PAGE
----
Sunday, January 11, 2004

Dolenz, proud of role in Monkees, joins Broadway troupe of 'Aida'



By Mark Kennedy
The Associated Press

[IMAGE]
Dolenz
NEW YORK - Micky Dolenz studied architecture in college and was fully prepared for a life planning buildings - not rock 'n' roll immortality - even though he was auditioning for television shows between classes.

"I figured if architecture didn't work out, I could fall back on show biz," he says with a laugh. "That was Plan B: acting and singing."

Plan A, though, quickly faded when he nailed an audition in 1966 to join The Monkees, a TV comedy based on the antics of a rock group modeled after the Beatles. Dolenz could see the blueprints on the wall.

"I'm not a fool. I knew the power and possibility of a series on television," he says. "And the train just took off."

There's more than a little architecture in his latest project: The role of the scheming Prime Minister Zoser in Aida, Disney's cartoony take on the Verdi opera.

Zoser, after all, has a thing for building pyramids.

"Yeah," Dolenz says after considering the matter. "I guess in the end I've managed to combine both those dreams."

Dolenz, 58, joins co-stars Michelle T. Williams of Destiny's Child, Will Chase and Lisa Brescia in the Broadway version of Aida, the Tony-winning musical with music by Elton John and lyrics by Tim Rice.

The rock-musical tells the story of a love triangle between Aida, a Nubian princess forced into slavery; Amneris, an Egyptian princess; and Radames, the soldier they both love.

Has been in touring cast

Dolenz, who has been on tour with Aida for six months, plays Radames' father, contributing songs like "Another Pyramid" and "Like Father Like Son."

"It's been an incredible opportunity for me to do something that is so - I mean, God love the Monkees - different," Dolenz says. "There is nothing like getting out there on a legitimate stage and having to really pull it off."

Dolenz, who as a boy starred in the TV show Circus Boy, is no stranger to the musical stage, having toured with companies of Grease, A Funny Thing Happened on the Way to the Forum, The Point and Tom Sawyer. He also wrote the book for, and directed, Bugsy Malone for the London stage.

Yet even some of his friends didn't know he had the musical chops for Aida.

"No one does," he replies cheerily. "And to some degree I didn't know. There wasn't anything that I did in my life professionally that demanded that kind of singing."

Paul J. Smith, the show's production stage manager who previously worked with Dolenz in Grease, says the performer has a voice as powerful as his ego is small.

"There's no question he wants to be part of the company. He doesn't want to be Micky Dolenz in Aida. He wants to be right in the character," Smith says. "He is not at all a diva."

Looking back, Dolenz sees a connection between his current work and the one that forever will be linked with his name - the Monkees, whose albums and TV show were chart toppers in the late 1960s.

"The Monkees, in a way, was a musical on television," he says. "Like a Broadway show, you can't fake it on stage - you actually have to sing and you actually have to play."

Well, not at the beginning. The Monkees - or Prefab Four, as they were called - were the brainchild of Columbia Pictures producers who were inspired to create a television show after the success of the Beatles' A Hard Day's Night.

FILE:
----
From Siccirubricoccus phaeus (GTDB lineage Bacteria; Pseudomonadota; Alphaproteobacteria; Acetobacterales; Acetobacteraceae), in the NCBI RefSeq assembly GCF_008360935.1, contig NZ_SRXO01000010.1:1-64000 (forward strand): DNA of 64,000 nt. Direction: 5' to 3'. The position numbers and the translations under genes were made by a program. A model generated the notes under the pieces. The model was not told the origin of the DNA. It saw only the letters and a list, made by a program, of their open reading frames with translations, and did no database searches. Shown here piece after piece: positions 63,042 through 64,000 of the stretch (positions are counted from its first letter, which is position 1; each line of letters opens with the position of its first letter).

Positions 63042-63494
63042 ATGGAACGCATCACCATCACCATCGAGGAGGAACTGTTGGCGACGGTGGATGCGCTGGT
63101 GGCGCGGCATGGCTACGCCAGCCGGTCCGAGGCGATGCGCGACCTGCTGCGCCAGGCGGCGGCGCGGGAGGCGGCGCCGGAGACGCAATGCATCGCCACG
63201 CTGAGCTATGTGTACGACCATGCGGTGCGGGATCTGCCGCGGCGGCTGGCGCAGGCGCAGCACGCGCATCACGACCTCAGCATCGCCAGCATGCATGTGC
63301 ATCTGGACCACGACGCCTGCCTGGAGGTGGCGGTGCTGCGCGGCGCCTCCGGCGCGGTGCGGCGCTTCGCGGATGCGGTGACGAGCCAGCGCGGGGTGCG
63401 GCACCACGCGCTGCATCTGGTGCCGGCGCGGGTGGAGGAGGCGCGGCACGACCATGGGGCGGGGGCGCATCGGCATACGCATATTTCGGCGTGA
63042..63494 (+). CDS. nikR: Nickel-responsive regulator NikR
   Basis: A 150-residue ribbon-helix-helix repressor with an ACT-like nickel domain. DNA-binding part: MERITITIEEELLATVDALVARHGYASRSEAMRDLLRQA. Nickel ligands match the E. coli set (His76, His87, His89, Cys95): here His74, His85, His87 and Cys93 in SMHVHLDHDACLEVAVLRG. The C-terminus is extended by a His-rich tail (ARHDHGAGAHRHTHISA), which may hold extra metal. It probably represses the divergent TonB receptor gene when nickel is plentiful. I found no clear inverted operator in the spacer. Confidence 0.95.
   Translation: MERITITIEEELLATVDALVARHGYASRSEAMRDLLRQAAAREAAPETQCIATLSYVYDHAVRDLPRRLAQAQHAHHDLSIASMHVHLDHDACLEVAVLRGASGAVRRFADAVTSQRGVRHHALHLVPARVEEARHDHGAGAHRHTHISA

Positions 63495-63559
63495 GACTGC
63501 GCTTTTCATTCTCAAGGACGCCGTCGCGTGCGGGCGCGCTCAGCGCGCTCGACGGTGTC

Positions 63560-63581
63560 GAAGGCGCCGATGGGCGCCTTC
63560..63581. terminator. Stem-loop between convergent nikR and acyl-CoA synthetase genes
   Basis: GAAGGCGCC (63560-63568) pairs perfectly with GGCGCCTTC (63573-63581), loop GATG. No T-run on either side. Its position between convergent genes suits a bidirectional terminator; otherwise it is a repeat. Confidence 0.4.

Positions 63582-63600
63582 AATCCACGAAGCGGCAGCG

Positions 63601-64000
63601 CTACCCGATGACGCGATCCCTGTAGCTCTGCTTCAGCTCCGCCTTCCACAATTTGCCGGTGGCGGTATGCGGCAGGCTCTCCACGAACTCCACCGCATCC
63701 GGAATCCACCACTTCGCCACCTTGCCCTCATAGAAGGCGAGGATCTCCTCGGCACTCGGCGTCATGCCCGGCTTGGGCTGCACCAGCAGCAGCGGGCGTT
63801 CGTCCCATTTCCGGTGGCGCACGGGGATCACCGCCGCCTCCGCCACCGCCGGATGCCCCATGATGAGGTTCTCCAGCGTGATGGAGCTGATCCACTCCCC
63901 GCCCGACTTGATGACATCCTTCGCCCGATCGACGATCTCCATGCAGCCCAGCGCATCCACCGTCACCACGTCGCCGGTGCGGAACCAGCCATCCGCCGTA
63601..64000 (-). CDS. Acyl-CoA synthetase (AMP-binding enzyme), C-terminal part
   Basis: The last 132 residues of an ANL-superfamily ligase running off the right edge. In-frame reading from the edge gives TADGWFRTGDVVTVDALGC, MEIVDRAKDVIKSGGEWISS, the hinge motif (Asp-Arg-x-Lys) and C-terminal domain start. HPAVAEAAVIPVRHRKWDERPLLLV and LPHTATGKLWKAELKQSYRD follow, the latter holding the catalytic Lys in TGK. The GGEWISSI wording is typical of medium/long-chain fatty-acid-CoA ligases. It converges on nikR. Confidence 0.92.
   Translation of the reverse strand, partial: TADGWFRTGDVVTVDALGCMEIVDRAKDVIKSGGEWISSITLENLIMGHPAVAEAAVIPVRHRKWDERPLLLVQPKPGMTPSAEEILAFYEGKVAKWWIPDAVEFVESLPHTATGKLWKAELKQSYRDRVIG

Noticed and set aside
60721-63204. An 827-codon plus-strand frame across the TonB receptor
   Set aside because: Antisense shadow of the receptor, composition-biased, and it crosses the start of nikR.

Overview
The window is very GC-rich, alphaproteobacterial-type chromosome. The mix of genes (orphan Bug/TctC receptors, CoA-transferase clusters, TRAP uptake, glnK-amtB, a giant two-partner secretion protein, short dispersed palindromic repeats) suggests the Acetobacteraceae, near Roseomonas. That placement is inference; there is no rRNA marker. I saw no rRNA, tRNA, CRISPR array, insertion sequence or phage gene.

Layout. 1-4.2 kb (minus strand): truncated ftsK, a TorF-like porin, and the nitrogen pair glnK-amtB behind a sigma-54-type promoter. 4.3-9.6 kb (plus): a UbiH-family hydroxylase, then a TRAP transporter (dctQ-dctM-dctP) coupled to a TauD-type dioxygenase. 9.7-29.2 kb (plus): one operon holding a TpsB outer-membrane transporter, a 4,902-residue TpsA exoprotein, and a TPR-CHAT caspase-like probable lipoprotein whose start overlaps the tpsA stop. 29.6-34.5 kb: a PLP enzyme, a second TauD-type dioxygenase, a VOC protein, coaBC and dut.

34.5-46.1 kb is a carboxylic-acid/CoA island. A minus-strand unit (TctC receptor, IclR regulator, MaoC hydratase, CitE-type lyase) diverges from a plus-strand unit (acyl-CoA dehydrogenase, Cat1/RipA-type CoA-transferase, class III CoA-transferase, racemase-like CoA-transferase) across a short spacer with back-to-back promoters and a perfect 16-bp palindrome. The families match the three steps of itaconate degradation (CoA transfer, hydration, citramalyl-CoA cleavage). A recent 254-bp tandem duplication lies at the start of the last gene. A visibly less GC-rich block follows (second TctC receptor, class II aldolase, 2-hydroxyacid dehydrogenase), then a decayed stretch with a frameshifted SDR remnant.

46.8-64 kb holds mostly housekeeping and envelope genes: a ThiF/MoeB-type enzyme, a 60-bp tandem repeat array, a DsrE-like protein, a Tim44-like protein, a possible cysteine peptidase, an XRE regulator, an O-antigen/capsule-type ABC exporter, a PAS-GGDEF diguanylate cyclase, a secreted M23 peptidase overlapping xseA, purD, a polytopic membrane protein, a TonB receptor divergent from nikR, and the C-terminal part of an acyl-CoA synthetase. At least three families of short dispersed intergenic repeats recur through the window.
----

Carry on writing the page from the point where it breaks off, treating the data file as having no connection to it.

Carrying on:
Assigned to drums

Open auditions were held and four strangers were cast: Dolenz, who performed "Johnny B. Goode" on guitar for the casting directors, as well as Mike Nesmith, Peter Tork and Davy Jones. Dolenz was cast as a drummer without ever having hit the skins.

At first, the band's songs - like I'm a Believer and Last Train to Clarksville - were written by the likes of Neil Diamond and Carole King, while other musicians played the instruments.

Americans loved watching the quartet's zany antics each week, whether it was secretly baby-sitting a horse in a house or unwittingly becoming foreign agents in order to recover microfilm hidden in maracas. But by 1967, the band had enough of the make-believe and began insisting on playing and singing their own songs. Dolenz had become proficient on the drums and the four began a heated behind-the-scenes battle with NBC.

"It wasn't that we didn't want to play or couldn't play. They would not allow us to play - literally," Dolenz says.

The Monkees won, and what had been fake gave way to fact. The band went on tour - Jimi Hendrix was the opening act - and supplied the soundtrack to the 1968 psychedelic movie Head, co-written by Jack Nicholson.

"The Monkees really becoming a band was like the equivalent of Leonard Nimoy really becoming a Vulcan," Dolenz says. "It was that weird. Mike used to say it was like Pinocchio really becoming a little boy. We transcended the imaginary and became this supergroup."

Dolenz thinks it's high time the Monkees were given their due for what they did for popular culture besides goofing around: namely, sanitizing the counterculture for the mainstream.

"I equate it to Will Smith bringing rap into American living rooms with The Fresh Prince of Bel-Air. That was very similar.

"Before that, the only time you'd see people with long hair on television they were getting arrested or at protests or smoking dope at love-ins. And then all of a sudden the Monkees come along with long hair representing, in a way, all those millions of kids out there who were good kids."




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